What three campaigns would you highlight from School of Feminism?

The first campaign was “Thank a feminist” originally proposed for 8M at my daughter’s school, but I was told that families were not yet ready for this kind of message (wry laughter). So I posted these posters on social media and it was an incredible boom. The first post had a reach of about 7 million. What I liked the most is that I started to receive messages from people from other parts of the world asking if I could translate the posters into the language of their country, all in the week of 8M. Now they are already in 20 languages thanks to people who voluntarily gave me the translation to adapt the posters.

Another one I am very proud of is “The present is feminist”, for Barcelona City Council. They asked me for the conceptual and positioning part for 25N. I still love to see this concept in the windows of some of the City Council centres.

Educate children in feminism” is another of the campaigns I like the most. Educating children in feminism, equality and non-violence. We will not be able to achieve equality if we do not propose a much more diverse, respectful, fair and egalitarian education from birth. We have to educate from schools and also from families. And we must also take into account all the cultural products we are surrounded by, which transmit messages from the 12th century. That is what needs to be changed.

On the other hand, there are studies that say that boys and girls learn at a very early age - at 5 or 6 years old - all the cultural stereotypes, which are transmitted by adults, by the media and by everything around them. So girls start to think from a very early age that they are less valid and less intelligent than boys. So, it’s all very well to empower, to break that gap in self-esteem, but we also have to get much deeper messages of respect into children.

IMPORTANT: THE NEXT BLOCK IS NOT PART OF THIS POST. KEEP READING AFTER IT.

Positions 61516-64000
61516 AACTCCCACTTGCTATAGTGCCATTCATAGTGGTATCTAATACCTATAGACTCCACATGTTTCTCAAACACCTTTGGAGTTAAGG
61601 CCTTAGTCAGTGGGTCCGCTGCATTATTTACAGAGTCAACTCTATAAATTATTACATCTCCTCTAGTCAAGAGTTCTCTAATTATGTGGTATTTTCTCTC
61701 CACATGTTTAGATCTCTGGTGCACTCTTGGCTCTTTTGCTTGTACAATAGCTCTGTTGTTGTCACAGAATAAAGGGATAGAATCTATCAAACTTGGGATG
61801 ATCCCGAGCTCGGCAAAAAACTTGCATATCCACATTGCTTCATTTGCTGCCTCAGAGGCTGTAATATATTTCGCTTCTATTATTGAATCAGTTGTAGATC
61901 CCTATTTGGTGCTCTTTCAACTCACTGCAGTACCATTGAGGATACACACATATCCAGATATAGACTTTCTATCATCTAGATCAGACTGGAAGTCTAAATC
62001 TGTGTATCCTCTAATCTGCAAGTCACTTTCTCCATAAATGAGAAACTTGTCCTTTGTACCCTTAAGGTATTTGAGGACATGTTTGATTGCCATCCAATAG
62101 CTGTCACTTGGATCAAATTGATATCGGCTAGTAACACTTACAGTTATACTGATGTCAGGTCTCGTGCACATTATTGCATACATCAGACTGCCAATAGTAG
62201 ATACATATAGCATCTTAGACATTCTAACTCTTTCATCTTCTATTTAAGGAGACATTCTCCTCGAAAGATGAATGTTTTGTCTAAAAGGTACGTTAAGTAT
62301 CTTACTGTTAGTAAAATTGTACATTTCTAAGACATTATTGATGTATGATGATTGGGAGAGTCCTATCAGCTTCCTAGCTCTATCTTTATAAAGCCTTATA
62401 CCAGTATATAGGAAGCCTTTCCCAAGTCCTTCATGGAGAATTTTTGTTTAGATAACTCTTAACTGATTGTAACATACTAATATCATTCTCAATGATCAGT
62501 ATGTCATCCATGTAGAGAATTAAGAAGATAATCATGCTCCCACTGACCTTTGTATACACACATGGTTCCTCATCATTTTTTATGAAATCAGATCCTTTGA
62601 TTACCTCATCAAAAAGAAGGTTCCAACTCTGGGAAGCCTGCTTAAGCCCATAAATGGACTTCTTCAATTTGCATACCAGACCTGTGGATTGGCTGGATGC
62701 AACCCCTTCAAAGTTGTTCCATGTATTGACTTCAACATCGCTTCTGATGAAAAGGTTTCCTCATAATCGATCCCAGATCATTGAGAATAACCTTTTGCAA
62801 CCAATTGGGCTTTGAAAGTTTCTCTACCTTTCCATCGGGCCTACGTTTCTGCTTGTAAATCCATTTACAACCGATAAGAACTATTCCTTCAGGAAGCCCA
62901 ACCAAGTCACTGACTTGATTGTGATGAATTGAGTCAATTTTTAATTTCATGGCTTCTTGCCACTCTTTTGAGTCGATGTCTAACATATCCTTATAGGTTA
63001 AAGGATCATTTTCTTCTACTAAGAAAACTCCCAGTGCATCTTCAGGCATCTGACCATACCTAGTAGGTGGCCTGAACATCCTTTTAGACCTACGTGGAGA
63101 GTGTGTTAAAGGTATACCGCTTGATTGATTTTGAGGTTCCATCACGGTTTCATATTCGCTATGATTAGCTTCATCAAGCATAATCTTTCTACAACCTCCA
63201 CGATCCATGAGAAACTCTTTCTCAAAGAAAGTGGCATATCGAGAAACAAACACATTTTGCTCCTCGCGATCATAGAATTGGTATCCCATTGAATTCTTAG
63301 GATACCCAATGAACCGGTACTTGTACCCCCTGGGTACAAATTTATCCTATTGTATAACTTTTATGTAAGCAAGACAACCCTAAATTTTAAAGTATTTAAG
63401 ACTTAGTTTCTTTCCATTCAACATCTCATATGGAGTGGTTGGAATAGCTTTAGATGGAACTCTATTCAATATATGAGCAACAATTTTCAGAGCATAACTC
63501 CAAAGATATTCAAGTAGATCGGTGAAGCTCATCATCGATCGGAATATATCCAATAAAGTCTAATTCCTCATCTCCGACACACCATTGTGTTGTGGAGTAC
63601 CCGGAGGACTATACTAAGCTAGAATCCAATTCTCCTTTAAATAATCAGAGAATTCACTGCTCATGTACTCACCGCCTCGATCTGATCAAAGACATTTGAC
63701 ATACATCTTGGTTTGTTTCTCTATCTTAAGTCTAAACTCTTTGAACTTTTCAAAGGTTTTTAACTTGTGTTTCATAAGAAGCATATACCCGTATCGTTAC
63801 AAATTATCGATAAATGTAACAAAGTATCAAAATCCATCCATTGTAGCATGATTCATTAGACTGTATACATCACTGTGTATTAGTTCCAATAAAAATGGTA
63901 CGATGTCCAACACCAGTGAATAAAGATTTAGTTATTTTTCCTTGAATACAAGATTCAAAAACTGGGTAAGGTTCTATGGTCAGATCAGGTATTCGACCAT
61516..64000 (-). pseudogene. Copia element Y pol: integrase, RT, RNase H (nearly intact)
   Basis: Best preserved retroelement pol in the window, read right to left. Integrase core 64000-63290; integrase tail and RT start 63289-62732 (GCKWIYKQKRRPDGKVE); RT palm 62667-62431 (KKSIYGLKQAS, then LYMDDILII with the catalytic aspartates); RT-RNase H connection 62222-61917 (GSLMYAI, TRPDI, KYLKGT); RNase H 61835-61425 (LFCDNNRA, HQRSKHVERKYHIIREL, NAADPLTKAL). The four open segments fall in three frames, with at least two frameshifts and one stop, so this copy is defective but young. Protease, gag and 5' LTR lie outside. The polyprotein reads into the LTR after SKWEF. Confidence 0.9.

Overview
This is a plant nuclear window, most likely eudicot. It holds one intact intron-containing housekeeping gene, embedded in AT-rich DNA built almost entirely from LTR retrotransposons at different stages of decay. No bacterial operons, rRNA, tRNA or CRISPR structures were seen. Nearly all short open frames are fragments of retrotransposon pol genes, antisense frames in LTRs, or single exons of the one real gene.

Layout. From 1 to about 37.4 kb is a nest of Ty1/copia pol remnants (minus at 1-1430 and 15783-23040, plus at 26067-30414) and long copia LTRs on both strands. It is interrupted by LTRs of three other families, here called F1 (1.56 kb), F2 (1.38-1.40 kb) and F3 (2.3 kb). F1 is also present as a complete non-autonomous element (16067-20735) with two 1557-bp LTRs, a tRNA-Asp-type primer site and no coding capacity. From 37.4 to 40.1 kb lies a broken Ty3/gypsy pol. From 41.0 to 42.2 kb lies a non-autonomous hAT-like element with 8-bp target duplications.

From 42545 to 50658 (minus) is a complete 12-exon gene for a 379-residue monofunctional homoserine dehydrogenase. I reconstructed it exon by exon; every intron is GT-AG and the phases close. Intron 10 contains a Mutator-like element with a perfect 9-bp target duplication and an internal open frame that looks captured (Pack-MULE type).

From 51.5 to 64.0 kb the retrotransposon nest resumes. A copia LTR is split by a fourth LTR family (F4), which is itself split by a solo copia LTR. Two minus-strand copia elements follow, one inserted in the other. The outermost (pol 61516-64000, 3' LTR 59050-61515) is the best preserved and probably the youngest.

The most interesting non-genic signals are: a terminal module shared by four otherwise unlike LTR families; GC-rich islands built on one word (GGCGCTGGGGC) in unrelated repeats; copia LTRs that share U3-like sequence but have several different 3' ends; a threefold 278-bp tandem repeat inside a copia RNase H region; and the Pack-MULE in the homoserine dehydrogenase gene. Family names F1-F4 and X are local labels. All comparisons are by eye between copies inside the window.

### Speaking of this campaign, we ask you: Is the present really feminist? On your page Con Perspectiva de Género, you say that “In 2030 Generation Z will see the gender divide as old-fashioned”. But at the same time, we live with news that tells us that teenagers and younger men are the closest to the postulates of the extreme right and that there is a reactionary wave encouraged by youtubers and streamers who champion misogyny. Is there really a rising trend of machismo among young people?

There is also a study by Fad that says that many young people even deny that gender violence exists. Evidently it is a reality that exists. Apart from the fact that we need to do an exhaustive and very deep work in education and in the whole system. It is not just a question of changing the content of the books so that women appear in them (which must be done, of course) but, beyond making them visible, it is also necessary to change the education system itself, to change the way it is structured. I arrive at class and I find myself on a platform with 90 people listening motionless downstairs and this makes me very anxious. It’s like “OK, I’ll get off the stage. And I mobilise the class”. But just from the formal structure, you can see that it is a patriarchal system. Education, the way knowledge is shared and received, is already patriarchal**. It is time to break with the “because it has been that way it has to stay that way”.

We must also recognise that young people in general already come with things ingrained in them that I, at 52 years old, have only recently learnt. On the other hand, I think that young people are a bit lost, to be honest. With all the irruption of feminism, girls are more empowered, but at the same time boys, or young people, are confused and don’t know where to find themselves.

Talking about activism, you apply things that come from your professional culture (marketing) and that’s why they work, that’s why they are more attractive than any complex message from activism. How could your messages (for example, the ‘Thank a feminist’ posters) reach self-organised spaces outside of 2D and help to generate conversation?

More and more activists are using the rules of marketing. In my strategic planning classes at UAB we were talking about the actions of climate activists in museums (those who threw paint on pieces in different European museums). If activists and NGOs applied the rules of marketing, their messages would get through more effectively. When you create simple, empathetic messages, they immediately reach people. Whether through a doormat, a poster or any advertising gadget such as a T-shirt. Actions like those of climate activists create an impact so that the press talk about them… they are advertising campaigns. I think it’s super-brilliant.